VALPARAISO — Indiana Department of Transportation officials believe a roundabout at the intersection of Indiana 2 and Heavilin Road could lower accidents and improve traffic flow.
Some residents who are familiar with the area aren't so sure.
The state agency held a public hearing on the proposed project at Heavilin Elementary School Monday night.
The roundabout proposal stems from a number of studies in the area. A traffic study from 2015 found the new elementary had increased traffic in the area and that by 2036, it could become gridlocked. There have been 25 accidents in the area since 2010.
INDOT hired a private contractor, Troyer Group, to come up with a number of remedies. Among the proposals was a single-lane roundabout, considered statistically safer.
The $1.5-million project would build the roundabout slightly north of Ind. 2, a move that contractors believe would decrease the time the highway would be closed.
“(This) should not require full closure,” said Chris Wagner, who represented Troyer Group during the hearing. “Basically, we would do the roundabout first (and) some temporary paving with traffic moved off to the side.”
Heavilin would be closed later to connect the lanes to the roundabout.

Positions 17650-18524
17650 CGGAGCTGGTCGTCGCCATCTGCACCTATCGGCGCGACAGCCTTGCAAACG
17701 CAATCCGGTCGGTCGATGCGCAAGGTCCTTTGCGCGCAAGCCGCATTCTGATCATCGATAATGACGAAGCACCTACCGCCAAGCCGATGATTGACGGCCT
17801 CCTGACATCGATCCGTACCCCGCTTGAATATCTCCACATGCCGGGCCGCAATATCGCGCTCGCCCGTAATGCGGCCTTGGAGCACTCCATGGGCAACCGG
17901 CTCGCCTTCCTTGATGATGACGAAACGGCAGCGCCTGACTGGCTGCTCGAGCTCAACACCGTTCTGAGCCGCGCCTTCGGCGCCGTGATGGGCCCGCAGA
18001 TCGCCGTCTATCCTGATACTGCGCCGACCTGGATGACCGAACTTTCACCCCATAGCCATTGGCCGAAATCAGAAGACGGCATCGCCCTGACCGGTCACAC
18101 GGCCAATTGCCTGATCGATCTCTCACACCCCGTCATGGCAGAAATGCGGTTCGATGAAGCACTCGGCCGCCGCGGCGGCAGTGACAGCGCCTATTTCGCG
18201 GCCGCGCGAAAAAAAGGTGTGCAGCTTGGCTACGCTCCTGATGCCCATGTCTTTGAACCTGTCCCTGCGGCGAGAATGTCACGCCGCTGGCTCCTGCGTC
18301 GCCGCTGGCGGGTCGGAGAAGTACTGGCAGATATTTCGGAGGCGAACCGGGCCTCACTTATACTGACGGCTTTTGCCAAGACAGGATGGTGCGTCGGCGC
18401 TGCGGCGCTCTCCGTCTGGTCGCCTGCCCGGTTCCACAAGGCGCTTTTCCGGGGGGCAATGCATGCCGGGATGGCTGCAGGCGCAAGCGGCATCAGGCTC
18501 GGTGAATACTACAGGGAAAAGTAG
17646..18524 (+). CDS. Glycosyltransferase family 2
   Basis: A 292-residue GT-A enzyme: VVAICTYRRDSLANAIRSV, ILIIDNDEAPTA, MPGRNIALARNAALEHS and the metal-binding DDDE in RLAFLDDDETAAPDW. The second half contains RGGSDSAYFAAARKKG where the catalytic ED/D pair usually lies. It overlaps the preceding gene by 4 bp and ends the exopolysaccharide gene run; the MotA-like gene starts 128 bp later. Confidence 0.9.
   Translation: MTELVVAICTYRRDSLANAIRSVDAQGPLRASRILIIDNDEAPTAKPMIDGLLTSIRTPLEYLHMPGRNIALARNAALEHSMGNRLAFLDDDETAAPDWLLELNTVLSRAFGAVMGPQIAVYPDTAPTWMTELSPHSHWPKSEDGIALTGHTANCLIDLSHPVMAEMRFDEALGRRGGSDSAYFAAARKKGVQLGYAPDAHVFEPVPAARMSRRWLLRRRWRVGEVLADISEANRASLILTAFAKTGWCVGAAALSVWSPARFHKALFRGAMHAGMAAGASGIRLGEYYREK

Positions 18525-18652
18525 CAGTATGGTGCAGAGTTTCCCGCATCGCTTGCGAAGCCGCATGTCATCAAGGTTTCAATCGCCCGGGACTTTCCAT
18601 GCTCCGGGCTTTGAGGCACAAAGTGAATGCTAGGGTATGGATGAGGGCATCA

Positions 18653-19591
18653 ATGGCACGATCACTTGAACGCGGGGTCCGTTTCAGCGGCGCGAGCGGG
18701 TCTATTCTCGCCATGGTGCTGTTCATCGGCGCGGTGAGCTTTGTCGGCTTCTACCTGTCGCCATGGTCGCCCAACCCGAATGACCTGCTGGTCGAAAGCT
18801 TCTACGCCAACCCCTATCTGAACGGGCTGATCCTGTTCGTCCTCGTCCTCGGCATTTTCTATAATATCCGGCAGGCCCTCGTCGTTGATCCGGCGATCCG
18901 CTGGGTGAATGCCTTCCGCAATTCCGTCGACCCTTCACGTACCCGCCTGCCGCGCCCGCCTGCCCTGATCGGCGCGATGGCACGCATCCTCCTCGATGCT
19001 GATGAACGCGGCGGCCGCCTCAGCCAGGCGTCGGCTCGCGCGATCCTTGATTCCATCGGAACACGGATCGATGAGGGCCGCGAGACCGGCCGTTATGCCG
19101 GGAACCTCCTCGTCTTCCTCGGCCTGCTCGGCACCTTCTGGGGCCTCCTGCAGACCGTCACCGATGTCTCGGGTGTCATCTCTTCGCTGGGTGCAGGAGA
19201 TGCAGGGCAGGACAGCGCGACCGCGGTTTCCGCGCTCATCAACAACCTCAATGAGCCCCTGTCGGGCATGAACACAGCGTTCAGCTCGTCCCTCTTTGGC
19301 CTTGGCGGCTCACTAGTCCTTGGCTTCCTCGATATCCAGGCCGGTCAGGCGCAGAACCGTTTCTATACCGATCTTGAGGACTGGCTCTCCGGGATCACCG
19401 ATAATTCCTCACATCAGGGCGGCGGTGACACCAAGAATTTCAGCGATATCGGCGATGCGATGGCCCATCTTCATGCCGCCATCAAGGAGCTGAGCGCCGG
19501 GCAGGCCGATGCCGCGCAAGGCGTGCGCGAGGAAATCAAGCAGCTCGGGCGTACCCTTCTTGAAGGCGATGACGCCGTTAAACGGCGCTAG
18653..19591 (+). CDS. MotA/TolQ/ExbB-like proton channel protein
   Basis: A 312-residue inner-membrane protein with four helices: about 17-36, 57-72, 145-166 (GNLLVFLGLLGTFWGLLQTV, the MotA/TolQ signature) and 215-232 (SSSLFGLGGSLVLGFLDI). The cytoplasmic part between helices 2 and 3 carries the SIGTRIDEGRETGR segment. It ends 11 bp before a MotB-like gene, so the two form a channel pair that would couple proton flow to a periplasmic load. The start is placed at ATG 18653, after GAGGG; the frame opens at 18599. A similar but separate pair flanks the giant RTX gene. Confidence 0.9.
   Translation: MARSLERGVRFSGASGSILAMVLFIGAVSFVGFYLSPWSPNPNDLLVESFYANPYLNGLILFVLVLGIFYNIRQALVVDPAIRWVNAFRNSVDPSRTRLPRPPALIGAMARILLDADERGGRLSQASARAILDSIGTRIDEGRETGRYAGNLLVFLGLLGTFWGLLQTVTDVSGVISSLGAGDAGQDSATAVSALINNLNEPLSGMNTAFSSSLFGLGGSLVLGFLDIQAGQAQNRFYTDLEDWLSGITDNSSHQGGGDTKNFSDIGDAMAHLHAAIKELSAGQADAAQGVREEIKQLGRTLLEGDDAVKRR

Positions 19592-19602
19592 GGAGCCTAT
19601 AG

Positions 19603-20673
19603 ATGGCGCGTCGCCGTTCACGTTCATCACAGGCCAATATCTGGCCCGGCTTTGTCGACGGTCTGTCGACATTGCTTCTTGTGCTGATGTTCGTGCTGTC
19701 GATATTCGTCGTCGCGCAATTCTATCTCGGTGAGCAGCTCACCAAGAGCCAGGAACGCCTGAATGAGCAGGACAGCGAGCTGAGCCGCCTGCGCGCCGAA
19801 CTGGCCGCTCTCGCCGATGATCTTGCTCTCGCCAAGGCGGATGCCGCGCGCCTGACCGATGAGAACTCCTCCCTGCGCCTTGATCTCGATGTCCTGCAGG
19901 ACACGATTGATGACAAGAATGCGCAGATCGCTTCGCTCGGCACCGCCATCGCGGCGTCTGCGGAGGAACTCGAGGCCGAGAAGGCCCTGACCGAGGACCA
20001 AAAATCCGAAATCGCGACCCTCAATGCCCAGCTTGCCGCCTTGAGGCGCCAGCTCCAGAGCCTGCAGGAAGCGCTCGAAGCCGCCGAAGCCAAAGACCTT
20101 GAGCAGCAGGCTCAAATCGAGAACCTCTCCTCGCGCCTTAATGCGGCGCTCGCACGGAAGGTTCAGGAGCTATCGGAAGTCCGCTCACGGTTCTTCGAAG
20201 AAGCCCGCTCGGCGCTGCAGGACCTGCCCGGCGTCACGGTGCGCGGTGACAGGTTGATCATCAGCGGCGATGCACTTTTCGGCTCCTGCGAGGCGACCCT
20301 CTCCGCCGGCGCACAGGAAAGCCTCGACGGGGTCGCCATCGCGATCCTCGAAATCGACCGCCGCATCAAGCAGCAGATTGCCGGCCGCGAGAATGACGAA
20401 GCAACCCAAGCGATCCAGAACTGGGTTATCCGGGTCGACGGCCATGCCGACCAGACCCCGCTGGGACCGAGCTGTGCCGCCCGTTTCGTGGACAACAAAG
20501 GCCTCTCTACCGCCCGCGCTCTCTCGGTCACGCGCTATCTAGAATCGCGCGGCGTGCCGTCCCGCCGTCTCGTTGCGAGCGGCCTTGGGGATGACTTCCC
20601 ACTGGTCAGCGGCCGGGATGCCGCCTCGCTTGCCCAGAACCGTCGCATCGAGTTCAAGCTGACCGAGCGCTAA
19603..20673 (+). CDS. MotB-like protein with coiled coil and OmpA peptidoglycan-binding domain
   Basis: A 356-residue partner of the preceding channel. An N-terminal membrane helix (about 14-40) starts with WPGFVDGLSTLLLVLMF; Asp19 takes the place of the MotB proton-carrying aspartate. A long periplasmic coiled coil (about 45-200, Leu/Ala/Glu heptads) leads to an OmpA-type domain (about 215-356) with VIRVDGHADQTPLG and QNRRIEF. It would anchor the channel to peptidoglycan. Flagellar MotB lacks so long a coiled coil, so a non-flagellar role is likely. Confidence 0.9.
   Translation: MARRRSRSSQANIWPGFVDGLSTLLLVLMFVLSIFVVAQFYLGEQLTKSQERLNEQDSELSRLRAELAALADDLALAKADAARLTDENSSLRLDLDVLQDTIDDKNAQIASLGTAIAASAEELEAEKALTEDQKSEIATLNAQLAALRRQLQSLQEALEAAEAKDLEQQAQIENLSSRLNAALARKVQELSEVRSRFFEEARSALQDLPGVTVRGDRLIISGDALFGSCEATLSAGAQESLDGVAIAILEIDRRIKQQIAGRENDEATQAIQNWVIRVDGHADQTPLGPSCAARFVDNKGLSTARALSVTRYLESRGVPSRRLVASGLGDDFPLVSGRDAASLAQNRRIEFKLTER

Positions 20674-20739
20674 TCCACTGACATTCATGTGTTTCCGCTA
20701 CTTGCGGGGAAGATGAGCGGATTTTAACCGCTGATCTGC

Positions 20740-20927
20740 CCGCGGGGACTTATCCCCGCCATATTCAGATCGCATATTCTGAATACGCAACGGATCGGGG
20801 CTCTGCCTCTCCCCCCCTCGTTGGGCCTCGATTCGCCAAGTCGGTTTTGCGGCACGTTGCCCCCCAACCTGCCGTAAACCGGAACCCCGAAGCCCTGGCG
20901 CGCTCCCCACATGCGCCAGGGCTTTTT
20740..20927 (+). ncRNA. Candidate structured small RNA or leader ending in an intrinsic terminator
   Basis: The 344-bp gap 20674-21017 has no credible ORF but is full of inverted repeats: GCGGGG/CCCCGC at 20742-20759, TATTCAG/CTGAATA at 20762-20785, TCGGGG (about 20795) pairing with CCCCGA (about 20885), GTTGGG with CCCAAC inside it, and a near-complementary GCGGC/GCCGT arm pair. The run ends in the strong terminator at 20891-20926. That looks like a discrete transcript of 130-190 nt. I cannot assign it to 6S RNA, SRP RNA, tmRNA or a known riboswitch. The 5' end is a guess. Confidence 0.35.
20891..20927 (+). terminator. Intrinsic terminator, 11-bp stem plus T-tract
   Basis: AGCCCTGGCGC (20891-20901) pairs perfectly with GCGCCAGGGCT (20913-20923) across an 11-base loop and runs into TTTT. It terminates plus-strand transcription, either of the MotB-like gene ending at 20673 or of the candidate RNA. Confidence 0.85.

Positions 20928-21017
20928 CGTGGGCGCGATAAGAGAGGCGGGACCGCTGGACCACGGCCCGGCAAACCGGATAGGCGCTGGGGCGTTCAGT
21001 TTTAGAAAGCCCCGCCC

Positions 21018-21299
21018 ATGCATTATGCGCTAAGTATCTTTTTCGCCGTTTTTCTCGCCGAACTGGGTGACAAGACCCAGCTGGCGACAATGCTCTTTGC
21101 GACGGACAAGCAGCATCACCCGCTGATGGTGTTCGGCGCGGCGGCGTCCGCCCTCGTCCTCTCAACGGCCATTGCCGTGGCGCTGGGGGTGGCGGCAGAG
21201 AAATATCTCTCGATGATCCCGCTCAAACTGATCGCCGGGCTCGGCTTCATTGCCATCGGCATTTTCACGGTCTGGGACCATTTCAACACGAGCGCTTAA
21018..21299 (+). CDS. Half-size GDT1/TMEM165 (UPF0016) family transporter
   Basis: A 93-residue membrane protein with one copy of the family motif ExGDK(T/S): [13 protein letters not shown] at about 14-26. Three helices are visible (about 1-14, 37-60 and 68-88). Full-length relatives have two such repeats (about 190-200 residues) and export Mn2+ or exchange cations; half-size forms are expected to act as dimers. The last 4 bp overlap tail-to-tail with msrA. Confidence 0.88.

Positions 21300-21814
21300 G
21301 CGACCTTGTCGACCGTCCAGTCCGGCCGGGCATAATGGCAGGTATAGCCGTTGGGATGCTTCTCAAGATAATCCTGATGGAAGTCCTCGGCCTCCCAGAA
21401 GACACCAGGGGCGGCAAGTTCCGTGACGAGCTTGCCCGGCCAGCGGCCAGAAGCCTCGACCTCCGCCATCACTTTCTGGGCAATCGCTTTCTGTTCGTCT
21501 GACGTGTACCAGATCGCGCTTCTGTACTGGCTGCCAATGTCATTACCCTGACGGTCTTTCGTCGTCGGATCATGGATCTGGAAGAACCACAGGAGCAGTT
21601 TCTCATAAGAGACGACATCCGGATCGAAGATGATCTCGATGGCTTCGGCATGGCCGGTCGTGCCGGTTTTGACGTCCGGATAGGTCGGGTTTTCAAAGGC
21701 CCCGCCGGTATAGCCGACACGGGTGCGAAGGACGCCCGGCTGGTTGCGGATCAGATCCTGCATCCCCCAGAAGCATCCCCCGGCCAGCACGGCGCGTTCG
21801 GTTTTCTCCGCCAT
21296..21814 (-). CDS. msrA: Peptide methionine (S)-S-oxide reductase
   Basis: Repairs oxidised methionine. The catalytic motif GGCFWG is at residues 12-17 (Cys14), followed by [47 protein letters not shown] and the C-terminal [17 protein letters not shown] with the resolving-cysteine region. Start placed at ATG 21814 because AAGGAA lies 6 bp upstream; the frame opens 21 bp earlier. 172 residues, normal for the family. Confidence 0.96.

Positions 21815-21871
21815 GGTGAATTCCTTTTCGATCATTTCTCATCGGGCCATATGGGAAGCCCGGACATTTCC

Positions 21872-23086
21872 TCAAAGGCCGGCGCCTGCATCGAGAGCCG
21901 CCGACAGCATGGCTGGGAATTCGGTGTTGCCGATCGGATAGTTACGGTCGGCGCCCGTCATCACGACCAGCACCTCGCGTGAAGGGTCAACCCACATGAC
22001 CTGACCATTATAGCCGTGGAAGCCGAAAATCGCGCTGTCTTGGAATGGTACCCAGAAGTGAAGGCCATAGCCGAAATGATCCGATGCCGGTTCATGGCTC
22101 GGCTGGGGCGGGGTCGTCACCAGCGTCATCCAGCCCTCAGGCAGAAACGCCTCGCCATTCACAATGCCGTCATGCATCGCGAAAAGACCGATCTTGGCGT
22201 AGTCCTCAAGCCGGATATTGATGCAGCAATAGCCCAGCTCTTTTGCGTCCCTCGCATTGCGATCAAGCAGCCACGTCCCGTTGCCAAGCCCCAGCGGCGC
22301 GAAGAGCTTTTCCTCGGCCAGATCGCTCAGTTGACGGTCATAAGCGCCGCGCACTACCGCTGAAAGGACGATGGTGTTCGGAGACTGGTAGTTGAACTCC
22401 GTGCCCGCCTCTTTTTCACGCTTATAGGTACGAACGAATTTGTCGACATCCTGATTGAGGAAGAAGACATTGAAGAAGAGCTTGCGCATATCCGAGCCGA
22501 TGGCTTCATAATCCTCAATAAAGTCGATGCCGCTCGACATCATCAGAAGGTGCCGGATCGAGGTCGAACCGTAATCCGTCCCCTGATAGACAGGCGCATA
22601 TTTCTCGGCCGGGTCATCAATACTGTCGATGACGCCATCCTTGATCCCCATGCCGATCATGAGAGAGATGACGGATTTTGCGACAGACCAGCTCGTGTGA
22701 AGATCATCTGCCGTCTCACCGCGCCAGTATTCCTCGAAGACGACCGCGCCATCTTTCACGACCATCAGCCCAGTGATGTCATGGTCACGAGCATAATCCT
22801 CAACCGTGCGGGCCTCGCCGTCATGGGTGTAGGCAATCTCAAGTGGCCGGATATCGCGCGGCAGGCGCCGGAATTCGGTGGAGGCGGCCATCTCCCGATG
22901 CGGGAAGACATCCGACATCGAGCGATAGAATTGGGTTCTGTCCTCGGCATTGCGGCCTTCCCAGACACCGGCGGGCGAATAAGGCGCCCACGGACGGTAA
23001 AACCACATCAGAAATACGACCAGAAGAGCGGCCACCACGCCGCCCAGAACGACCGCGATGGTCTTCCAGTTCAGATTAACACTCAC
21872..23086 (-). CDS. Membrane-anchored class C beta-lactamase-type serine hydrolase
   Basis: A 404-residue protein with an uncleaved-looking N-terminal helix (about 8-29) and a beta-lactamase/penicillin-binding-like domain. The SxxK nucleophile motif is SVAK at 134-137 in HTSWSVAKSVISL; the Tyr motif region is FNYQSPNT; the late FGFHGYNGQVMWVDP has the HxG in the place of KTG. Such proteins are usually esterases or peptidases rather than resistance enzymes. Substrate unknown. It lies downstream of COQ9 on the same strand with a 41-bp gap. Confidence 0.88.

Wagner said for the level of traffic and frequency of use, the roundabout would minimize accidents and regulate speeds.
Some residents aren't convinced, citing their own experience driving on Valparaiso's many roundabouts.
Samantha Williams said she was skeptical that INDOT's data for justifying the construction was being used properly.
Williams' concern is that roundabouts might even exacerbate the current traffic issues. In her experience, distracted driving or simply lack of experience with roundabouts has been responsible for fatal accidents.
“As someone who interned with the Porter County coroner for a year and a half, I can tell you there are many, many other locations that have more than three crashes a year at a certain place,” she said.
Others were far more supportive of the proposal, praising the existing ones in the city.
Jennifer Hora, a resident who is a professor at Valparaiso University, said her years of experience with public policy and discussions with her engineer husband have convinced her that roundabouts are often the best solution.
Her only doubt is with the 2015 study, which she believes underestimated traffic issues compared to her experience picking up her children from Heavilin Elementary. She said they may not have taken after-school activities into account.
“Getting your children in and out of (the school), it's not safe,” she said. “I believe the experts that a roundabout will help solve that."
The earliest road construction could start is in 2020.